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'Team 555' Shaped a New Way of War

As the fighting in Afghanistan continues,much of what the Special Forces and their partners did in Afghanistan remains obscured by the unit's culture of secrecy and Defense Department decisions not to publicize their actions.

But Team 555's experience in the effort that led to the taking of the Afghan capital of Kabul highlights the emerging relationships between the Pentagon and the CIA, and between the Special Forces and the Afghan armies they assisted. This article is drawn from interviews with more than 30 Special Forces officers and soldiers, most of them from the 5th Special Forces Group based at Fort Campbell, Ky. Some team members asked to be identified only by rank and first name.

The control tower at Bagram airfield gave Special Forces soldiers a vantage point to spot Taliban targets and call in Air Force and Navy bombing attacks. (Photo by Team 555)

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Team 555 (the Triple Nickel) won the right to be the first one in through a competitive vetting process. Diaz, 38, had spent seven months on the Afghan-Pakistan border on a CIA-led mission training members of the Afghan resistance to the Soviets in 1987; some members of his team had seen combat in Iraq and Somalia, and others had trained Arab armies in the Persian Gulf.

Hal and his partner, Phil -- names the members of 555 assumed were pseudonyms -- were among the CIA operatives that had been inserted into Afghanistan beginning Sept. 27 to designate landing zones, secure safe houses, vet anti-Taliban commanders and supply their troops with weapons, communications gear, medical supplies and clothing.

For weeks, Hal and Phil had been promising Northern Alliance commanders working around Bagram air base that U.S. air power was coming to defeat the Taliban.

Once Team 555 arrived, the CIA operatives had something more concrete to offer.

'Show Us What You Can Do'

After 555's helicopters hit the ground, Hal, a former Navy SEAL and part of the CIA's growing paramilitary unit within its Special Activities Division, reunited the separated halves of the team at a safe house in the village of Astana in the lush north-central Panjshir Valley. The area had been home to opposition leader Ahmed Shah Massoud, who had retained control even during the Soviet occupation during the 1980s, up through his assassination, by operatives linked to al Qaeda, on Sept. 9.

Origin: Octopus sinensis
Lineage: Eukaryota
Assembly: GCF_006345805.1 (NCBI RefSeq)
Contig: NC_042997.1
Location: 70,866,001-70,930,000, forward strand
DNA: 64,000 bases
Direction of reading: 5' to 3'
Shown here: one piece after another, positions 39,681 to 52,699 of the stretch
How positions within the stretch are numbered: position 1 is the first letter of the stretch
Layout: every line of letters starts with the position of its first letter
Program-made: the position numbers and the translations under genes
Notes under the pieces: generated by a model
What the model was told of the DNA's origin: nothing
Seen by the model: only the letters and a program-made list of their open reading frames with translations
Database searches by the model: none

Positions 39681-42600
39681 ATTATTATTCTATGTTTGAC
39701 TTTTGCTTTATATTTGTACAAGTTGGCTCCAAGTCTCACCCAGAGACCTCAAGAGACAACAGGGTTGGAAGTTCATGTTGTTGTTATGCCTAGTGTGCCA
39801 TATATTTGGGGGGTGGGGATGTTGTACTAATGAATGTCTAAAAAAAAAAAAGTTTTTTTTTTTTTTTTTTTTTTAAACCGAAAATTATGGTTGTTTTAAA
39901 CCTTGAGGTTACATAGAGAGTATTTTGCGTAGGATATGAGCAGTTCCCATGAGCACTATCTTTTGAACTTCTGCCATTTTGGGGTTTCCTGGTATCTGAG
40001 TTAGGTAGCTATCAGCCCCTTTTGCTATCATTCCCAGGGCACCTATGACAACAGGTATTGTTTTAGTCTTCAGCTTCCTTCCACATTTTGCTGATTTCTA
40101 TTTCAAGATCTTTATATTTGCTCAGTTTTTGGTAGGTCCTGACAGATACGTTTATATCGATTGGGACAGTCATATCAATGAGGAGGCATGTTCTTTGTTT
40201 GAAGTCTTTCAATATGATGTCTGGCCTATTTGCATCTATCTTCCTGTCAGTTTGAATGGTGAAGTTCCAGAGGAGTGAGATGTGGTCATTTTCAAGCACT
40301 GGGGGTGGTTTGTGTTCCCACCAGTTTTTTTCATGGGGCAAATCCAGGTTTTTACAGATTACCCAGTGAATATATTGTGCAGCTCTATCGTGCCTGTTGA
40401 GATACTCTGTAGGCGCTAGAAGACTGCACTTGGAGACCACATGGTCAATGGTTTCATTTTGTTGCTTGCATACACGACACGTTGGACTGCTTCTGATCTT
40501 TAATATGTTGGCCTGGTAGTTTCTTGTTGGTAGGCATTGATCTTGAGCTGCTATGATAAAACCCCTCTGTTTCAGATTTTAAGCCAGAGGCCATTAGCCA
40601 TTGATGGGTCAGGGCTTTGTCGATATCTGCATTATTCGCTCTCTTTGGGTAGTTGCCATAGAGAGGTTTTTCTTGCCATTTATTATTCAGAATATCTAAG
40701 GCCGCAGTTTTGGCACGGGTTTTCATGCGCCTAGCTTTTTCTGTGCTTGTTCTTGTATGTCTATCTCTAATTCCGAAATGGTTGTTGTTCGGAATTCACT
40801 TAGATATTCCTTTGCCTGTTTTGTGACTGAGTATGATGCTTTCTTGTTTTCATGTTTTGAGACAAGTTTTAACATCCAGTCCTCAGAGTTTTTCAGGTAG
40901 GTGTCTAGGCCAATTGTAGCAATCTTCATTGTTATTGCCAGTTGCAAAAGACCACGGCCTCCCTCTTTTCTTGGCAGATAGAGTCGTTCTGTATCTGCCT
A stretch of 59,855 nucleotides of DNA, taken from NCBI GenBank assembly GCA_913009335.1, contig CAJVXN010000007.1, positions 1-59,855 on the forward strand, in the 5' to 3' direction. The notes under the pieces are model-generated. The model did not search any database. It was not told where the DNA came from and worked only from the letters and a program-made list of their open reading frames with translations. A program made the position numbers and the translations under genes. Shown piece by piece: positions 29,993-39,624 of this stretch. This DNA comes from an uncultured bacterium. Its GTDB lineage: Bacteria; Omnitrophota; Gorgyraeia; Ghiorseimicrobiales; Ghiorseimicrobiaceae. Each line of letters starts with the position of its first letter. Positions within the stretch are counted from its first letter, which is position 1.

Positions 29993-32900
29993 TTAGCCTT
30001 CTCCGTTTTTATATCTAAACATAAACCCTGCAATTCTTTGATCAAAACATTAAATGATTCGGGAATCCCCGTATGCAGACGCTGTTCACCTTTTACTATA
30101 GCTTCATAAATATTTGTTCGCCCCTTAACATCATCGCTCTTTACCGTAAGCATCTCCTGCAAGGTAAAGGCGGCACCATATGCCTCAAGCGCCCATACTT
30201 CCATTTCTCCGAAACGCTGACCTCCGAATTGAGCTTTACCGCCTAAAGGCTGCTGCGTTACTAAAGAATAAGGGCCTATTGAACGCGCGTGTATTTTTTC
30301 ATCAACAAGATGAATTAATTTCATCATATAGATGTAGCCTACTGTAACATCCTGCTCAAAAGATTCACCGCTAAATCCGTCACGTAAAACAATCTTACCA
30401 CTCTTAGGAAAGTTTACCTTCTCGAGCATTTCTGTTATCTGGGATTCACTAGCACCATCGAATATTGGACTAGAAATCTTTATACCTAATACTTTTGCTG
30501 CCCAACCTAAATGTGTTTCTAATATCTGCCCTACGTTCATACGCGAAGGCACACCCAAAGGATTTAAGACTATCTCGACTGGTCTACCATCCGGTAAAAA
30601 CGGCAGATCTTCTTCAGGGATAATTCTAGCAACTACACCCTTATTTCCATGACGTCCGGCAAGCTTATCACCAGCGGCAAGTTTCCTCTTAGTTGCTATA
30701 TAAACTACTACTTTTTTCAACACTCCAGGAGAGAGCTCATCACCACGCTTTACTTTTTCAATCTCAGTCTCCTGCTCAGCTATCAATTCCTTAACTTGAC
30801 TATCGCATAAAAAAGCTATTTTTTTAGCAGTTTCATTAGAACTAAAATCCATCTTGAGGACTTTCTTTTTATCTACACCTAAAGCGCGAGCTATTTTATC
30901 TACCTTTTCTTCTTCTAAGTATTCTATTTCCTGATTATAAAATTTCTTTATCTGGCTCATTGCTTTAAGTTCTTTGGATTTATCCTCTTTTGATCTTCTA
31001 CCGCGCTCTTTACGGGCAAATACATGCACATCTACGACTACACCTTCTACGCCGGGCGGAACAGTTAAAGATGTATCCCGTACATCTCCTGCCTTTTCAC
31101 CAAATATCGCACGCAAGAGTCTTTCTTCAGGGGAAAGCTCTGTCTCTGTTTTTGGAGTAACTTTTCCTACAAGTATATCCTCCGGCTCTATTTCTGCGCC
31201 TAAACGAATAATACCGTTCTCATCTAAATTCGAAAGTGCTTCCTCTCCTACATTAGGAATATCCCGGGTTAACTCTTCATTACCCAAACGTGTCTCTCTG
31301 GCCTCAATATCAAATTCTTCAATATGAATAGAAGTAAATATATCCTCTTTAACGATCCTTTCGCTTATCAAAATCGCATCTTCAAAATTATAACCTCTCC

At the safe house, the team met Phil, from the CIA's analytical branch. Fluent in Russian, he wore a beige jacket and seemed to have long-term relationships with the Afghan commanders the team would be paired with.

Phil gave a briefing on the mission: The next day, the team would join up with commanders allied with Massoud's successor, Gen. Mohammed Fahim, the Northern Alliance's defense minister. (He is now defense minister in the interim government.) They would work mainly with Gen. Bismullah Khan and two other subcommanders, including Gen. Babajan, who had commanded troops in a three-year standoff with the Taliban at Bagram.

First, they were to help U.S. warplanes destroy the Taliban front line around that airfield. Then, they were to search for and destroy Taliban and al Qaeda targets in the 35-mile stretch south to Kabul. Finally, they were to help the alliance seize Kabul, a triumph they hoped would demoralize Taliban troops in the south.

The team's movements were tracked by Special Forces soldiers1,500 miles away in a Combined Air Operations Center at the Prince Sultan Air Base outside Riyadh, the capital of Saudi Arabia. That group also analyzed pictures and other intelligence on the A-teams' targets.

WhenPhil introduced Diaz and the others to Bismullah Khan at their next safe house, in the village of Taqhma, he said, "Here's the Special Forces team I've been promising you."

"Okay," said Khan, friendly but reserved. "Show us what you can do."

"All you have to do is show me where to start," Diaz replied.

At 7 the next morning, a four-man survey team snuck as close to theTaliban front lines as they could to fix their position and look for targets.

The view was startling. The Taliban had added 2,000 troops to its force of 5,000 in the days since Massoud's assassination. With the naked eye, they could see Taliban tanks, artillery, troops, command posts, vehicles and ammunition bunkers. Targets. More than 50 of them.

The scouting team called back to Diaz, who had gone to the Bagram airfield control tower, which overlooked the carcasses of several rusted Soviet MiG fighters and offered the best view of the front line, 1,000 meters away. Diaz radioed Sgt. 1st Class J.T. at the safe house inTaqhma. "Bring the CAS equipment, fast!" he said, meaning the binoculars, laser designator and Global Positioning System used to identify and plot target coordinates. He asked Tech Sgt. Calvin, an Air Force Special Operations combat controller, to see if he could redirect aircraft already in the air to bomb immediately.


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